Somehow, some systems see the Brewers as having as high as a 5% chance of rising from the dead and grabbing a playoff berth. I wrote last night that it would take a minor miracle to get this team into the playoffs. Step one on the road back to winning would be to fire manager Ken Macha.
Ken Macha certainly doesn’t deserve all the blame for the Brewers’ poor start. Trevor Hoffman has blown five saves. Brewer starters have a 4.80 ERA. Brewers relievers have a 6.17 ERA and 23 meltdowns (click for explanation) on the season in only 40 games. The offense has been producing at an extremely high level and the Brewers only have 15 wins to show for it because of the complete and utter ineffectiveness of the pitching staff and defense.
The pitching staff certainly isn’t loaded with talent. Yovani Gallardo and Randy Wolf were the only two pitchers projected to be above average entering the season out of the rotation. Trevor Hoffman had a fantastic season last year but attrition rates are very high for 42 year old pitchers. Injuries to LaTroy Hawkins and Mark DiFelice have killed the bullpen. However, there’s no excuse for this group performing as it has so far – it currently is the worst group of pitchers in the major leagues, compiling 0.7 wins above replacement so far. Basically, the Brewers have pitched like a group of AAA players.
That’s completely unacceptable, not only because there’s no chance of winning with that kind of performance, but because it’s a ridiculous underperformance compared to projections. CHONE had the Brewers pitching staff at somewhere around 12 wins above replacement entering the season – 1/4 of the way through, we would expect roughly 3 WAR from the staff. Instead, Brewers pitchers have produced at 23.3% of expectations.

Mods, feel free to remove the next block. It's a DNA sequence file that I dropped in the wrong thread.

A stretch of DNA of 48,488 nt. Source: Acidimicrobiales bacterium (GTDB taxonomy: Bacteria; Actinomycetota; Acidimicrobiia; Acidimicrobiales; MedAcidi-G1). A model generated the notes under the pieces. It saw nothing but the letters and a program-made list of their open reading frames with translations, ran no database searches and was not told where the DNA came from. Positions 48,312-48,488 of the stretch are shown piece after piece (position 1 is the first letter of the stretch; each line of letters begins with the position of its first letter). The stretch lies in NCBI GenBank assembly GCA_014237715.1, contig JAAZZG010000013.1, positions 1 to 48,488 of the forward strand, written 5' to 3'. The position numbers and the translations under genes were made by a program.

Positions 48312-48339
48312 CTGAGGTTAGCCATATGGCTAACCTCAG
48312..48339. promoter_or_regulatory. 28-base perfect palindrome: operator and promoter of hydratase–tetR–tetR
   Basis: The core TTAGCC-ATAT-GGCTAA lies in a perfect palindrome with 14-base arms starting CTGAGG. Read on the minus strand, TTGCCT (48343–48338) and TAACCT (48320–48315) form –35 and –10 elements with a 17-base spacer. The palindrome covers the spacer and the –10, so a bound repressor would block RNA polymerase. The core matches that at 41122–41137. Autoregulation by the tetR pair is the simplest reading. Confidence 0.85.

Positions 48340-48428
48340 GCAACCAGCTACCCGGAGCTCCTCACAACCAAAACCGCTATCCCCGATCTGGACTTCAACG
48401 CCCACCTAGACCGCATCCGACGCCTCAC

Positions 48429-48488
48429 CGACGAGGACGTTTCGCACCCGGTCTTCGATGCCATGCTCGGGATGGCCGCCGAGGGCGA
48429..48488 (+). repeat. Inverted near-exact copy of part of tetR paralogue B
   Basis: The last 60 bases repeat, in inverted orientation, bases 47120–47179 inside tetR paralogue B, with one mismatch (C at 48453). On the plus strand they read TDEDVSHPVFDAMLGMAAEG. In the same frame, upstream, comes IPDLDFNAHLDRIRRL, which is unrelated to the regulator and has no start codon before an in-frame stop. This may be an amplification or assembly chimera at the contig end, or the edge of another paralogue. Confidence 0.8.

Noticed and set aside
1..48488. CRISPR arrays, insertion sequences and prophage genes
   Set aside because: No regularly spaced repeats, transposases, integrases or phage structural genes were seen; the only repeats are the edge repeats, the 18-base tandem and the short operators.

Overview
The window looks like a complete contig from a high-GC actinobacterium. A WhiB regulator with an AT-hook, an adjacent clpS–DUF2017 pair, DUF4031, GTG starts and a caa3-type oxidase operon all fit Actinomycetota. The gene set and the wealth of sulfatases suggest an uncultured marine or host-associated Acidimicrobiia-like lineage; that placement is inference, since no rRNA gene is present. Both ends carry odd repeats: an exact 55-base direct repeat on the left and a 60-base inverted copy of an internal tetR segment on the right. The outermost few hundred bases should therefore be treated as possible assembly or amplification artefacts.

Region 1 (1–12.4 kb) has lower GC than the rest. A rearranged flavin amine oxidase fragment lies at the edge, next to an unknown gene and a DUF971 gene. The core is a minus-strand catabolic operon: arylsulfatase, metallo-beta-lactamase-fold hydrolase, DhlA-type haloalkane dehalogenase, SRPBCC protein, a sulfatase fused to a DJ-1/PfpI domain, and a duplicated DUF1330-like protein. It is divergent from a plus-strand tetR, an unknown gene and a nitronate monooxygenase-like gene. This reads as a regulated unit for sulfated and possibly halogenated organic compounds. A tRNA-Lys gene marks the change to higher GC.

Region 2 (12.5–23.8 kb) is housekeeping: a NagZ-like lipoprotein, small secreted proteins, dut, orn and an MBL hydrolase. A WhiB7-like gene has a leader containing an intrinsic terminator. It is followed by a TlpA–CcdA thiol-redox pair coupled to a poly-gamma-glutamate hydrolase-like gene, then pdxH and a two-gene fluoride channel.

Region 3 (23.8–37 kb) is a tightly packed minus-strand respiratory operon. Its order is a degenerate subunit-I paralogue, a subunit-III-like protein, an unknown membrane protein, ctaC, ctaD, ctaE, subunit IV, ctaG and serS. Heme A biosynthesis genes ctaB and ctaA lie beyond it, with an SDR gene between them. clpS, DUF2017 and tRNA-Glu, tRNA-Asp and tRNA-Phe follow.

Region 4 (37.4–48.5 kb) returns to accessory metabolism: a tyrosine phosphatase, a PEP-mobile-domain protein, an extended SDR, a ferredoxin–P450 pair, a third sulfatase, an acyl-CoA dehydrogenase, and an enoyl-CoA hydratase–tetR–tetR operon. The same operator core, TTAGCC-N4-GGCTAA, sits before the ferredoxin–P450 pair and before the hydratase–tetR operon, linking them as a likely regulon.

There’s no doubt in my mind that the Brewers bullpen could have been managed much more efficiently. Macha repeatedly used pitchers like Todd Coffey and LaTroy Hawkins against left handed batters while Manny Parra, Carlos Villanueva, and Mitch Stetter sat in the bullpen. Todd Coffey faced 9 batters as part of the implosion in Cincinnati on Monday night. Macha was unwilling to go to the bullpen in last night’s game, leaving in Randy Wolf in to face too many batters and than throwing Todd Coffey into the fire again with runners on base. He’s been unwilling to take the reins from Trevor Hoffman when it is clear that he is no longer an effective major league pitcher.
This is mostly just nitpicking. Yes, proper bullpen management could’ve meant a 2 game swing, maybe. The thing is, it’s the manager’s job to create the most wins possible with the talent he’s given. It’s clear that he’s not doing that.
Macha’s job off the field and in the clubhouse is unquestionably more important than the minutiae of in-game strategies. It’s Ken Macha’s job to keep players together through the good times and the bad times. I’m not in the clubhouse or the dugout; I don’t know if players are at each other’s throats or if everybody is psychologically unaffected by the losing streak. What I do know is that this quote from Prince Fielder is not a ringing endorsement of Ken Macha.
That happens at times if things aren’t going right, but that’s not something you can dwell on,” Fielder said. “That’s the business side. When you come to the field, you’re paid to play baseball. Those aren’t even my decisions anyway, so I try to stay out of that.”
There isn’t open dissension in the clubhouse (yet), but it seems clear to me that the Brewers and especially their emotional leader in Fielder won’t be heartbroken if Macha is gone.
At this point, there just isn’t any upside to keeping Ken Macha in the clubhouse. The Brewers are stagnant right now. A manager’s job is to produce the most wins with the talent he has been given. Clearly, he is not accomplishing that right now. There just isn’t an apparent upside to Macha’s continued presence in the Brewers organization. The worst possible consequence of firing him is the Brewers continue to lose. With a new manager, the Brewers could possibly find new direction and move on from the disappointments of 2009 and the early part of 2010.